As mentioned on my About page, I never cooked from scratch until I moved to Texas in 2004. That means that for most of my adult life, I ate pretty much nothing but fast food, boxed / frozen goods and restaurant meals. Amazing, huh?
When I got to Texas, I began to cook from scratch – at first to save money and with just a flicker of interest, then eventually entirely from a love of the cooking itself, and for the feeling I get when someone I’ve fed enjoys the meal. In these past five years, I’ve learned many things and continue to do so every day. I know there are lots of people out there far more skilled and experienced than I, but for those of you who may be just starting out, I thought I’d share a few of the things that helped get me going.
5. Throw Away the Table Salt. Use Kosher or sea salt instead. I know, this is not an original tip. But it sure is a good one. Kosher salt is readily available and comes in a nice, big, convenient box. I use it for just about everything. I have a small jar of Fleur de Sel (sea salt) that I use for special dishes or when something calls for a finishing salt, but the Kosher is my workhorse. I don’t even have regular table salt in the house anymore. And despite what some people say, I have had absolutely no problem using Kosher salt in all my baking, as well. I haven’t once had a problem with it being too salty, not distributing properly or any other problem. Oh and by the way – don’t be shy with it when cooking. Salt makes such a huge difference!. Start seasoning lightly early in the dish and continue tasting and adjusting periodically along the way. Your end result will be so much richer.
4. Use Fresh Herbs. A long time ago, I was watching How To Boil Water with Tyler Florence. I don’t remember what he made that day, but one thing he said really stood out. He suggested that to improve your cooking, use fresh herbs instead of dried whenever you can. I thought that was a stellar idea – something I could immediately implement that wouldn’t cost the earth (like, say). Now that I’ve been doing that for several years, I can say that I wholeheartedly agree. Fresh herbs bring nuances to your dishes that dried herbs just can’t provide. That doesn’t mean that I don’t have any dried herbs at all, or that they aren’t appropriate for some recipes. There are some times when dried just works better. But on the whole, especially when cooking at the stove, using fresh herbs is the way to go. Most times, you will want to add them in later in the cooking process though, and save a little bit back for a beautiful and tasty garnish.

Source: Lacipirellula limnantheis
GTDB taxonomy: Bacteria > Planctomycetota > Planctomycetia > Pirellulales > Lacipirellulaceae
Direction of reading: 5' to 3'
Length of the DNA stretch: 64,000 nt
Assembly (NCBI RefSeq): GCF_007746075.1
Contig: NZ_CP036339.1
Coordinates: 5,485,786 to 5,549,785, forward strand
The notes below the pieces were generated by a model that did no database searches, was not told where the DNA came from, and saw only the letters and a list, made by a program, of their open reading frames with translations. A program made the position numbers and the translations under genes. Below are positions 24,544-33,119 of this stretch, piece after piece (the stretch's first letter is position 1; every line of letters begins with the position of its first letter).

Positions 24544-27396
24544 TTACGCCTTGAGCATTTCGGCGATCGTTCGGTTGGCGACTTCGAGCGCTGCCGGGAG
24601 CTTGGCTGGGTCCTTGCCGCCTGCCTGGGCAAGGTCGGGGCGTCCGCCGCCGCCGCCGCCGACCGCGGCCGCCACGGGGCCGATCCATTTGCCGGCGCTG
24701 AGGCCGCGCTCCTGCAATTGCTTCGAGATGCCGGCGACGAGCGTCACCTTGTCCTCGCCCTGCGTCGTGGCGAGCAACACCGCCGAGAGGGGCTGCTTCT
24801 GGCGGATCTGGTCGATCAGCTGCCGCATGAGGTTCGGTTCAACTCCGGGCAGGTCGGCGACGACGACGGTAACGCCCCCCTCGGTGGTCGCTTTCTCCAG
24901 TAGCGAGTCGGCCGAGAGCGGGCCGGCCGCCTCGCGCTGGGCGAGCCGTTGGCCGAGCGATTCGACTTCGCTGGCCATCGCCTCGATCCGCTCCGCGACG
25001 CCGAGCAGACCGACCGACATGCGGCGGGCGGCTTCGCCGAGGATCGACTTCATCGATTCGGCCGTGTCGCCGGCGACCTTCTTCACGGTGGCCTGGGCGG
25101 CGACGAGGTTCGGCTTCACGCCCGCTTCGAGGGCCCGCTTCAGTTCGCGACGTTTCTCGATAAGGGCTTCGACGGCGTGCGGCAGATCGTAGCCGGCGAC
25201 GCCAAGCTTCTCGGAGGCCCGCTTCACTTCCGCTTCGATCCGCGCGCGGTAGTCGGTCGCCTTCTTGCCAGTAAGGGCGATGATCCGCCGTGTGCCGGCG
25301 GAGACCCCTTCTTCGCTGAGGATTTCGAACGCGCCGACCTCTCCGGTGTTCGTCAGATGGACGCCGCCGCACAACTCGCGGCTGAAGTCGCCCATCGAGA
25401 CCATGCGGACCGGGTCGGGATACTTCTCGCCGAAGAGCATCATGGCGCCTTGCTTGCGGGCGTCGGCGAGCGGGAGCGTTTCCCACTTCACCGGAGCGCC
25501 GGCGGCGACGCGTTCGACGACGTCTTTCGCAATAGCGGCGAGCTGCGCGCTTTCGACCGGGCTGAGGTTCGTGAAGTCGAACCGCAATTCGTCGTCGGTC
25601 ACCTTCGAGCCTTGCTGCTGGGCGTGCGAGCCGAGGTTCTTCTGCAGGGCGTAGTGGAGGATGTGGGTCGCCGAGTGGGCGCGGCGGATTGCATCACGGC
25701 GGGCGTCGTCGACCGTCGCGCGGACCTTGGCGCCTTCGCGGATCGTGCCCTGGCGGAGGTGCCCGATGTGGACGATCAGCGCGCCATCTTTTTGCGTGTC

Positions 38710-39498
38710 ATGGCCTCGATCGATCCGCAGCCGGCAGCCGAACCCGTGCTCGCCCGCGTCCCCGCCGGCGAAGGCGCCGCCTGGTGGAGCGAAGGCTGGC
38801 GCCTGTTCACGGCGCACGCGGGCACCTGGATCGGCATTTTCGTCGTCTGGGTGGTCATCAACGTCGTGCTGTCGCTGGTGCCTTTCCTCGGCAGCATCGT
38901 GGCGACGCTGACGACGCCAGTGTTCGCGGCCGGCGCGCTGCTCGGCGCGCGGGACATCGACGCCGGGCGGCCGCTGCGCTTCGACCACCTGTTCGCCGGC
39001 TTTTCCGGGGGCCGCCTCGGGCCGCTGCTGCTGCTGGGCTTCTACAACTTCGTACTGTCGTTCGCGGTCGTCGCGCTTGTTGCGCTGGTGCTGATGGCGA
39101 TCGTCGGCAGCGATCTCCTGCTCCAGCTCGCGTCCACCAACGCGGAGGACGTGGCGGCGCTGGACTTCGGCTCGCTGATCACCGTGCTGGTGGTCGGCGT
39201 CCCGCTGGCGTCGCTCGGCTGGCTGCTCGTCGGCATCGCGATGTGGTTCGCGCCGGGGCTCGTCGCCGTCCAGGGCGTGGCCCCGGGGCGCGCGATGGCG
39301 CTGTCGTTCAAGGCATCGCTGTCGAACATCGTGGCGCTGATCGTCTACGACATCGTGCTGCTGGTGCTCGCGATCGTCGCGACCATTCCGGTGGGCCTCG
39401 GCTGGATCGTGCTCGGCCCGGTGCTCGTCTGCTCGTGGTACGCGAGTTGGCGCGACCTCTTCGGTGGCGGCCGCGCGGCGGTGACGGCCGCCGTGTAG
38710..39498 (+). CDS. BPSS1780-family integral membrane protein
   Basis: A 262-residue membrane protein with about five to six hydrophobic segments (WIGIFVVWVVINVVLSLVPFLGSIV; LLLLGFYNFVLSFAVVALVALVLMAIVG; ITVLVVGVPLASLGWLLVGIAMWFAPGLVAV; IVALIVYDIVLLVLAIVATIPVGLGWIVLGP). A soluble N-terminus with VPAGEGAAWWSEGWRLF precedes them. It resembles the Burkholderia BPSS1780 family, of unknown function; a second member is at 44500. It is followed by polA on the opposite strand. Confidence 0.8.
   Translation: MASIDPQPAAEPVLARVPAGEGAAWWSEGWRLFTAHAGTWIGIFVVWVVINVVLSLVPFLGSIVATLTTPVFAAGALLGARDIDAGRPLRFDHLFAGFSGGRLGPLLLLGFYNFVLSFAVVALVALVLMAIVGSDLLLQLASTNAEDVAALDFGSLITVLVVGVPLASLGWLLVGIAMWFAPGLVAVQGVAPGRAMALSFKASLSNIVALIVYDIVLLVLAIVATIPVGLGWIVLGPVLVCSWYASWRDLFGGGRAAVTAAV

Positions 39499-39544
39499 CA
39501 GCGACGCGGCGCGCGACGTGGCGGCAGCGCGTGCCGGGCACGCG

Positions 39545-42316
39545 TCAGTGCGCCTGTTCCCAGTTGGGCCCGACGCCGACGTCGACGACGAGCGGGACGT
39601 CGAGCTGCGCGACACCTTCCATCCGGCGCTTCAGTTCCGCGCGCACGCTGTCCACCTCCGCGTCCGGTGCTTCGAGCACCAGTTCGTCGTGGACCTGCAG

3. Spend a Little More on Good Spices. The day I first went into Penzeys spice store will be burned in my memory forever. The minute you step inside the door, you notice this complex aroma. It’s not so strong as to be distasteful, but all of those little sample jars filled with spices send out just a little bit of their essence into the room, calling you to come and check each one out. It’s warm and inviting and adventurous and a little bit exotic, all at the same time. Whether it’s Penzeys or some other spice merchant, make a point to get into a store, if you can. And if you can’t, do still order some spices online. The difference between what you get at the grocery store and what you’ll receive from a spice merchant is like the difference between a Kia and a Ferrari. Brilliant, amazing and immediately obvious.
Bonus Tip: Get yourself a dedicated spice grinder, and buy spices whole when you can. They stay fresher longer, and when you grind fresh right before using…. well. Just trust me.
2. Cook with Flavored Liquids. When you cook something in water, you are just doing the basic – getting it cooked. But when you use some other liquid – chicken broth, wine, etc. – you are adding flavor. Next time you make rice or pasta, instead of using water, use chicken or vegetable broth. Maybe add a splash of white wine in there. Experiment. Adding these subtle seasonings in at various times throughout the cooking process adds up to delicious, complex flavors. Once you get used to using things other than water, you’ll find more and more opportunities to add flavor into your recipes when water is called for.
1. Expose Yourself to Inspiration. This is number one, because I think it’s the most important. The thing that most helped me break out of my boxed and frozen meal rut was being inspired by others. Food shows on TV, cooking magazines, blogs. The more I saw what people were doing, the more I started to think – I can do that. There are examples of fabulous cooking at all levels out there. Start with the ones you feel comfortable with, and after you’ve gained some confidence, try something that’s just a little outside your comfort zone. Next thing you know, you’ll find yourself doing things you never thought you could.
I hope these quick tips show how simple good cooking can really be, and will inspire someone like I used to be to step outside their comfort zone and get cooking!
The challenges of home food photography.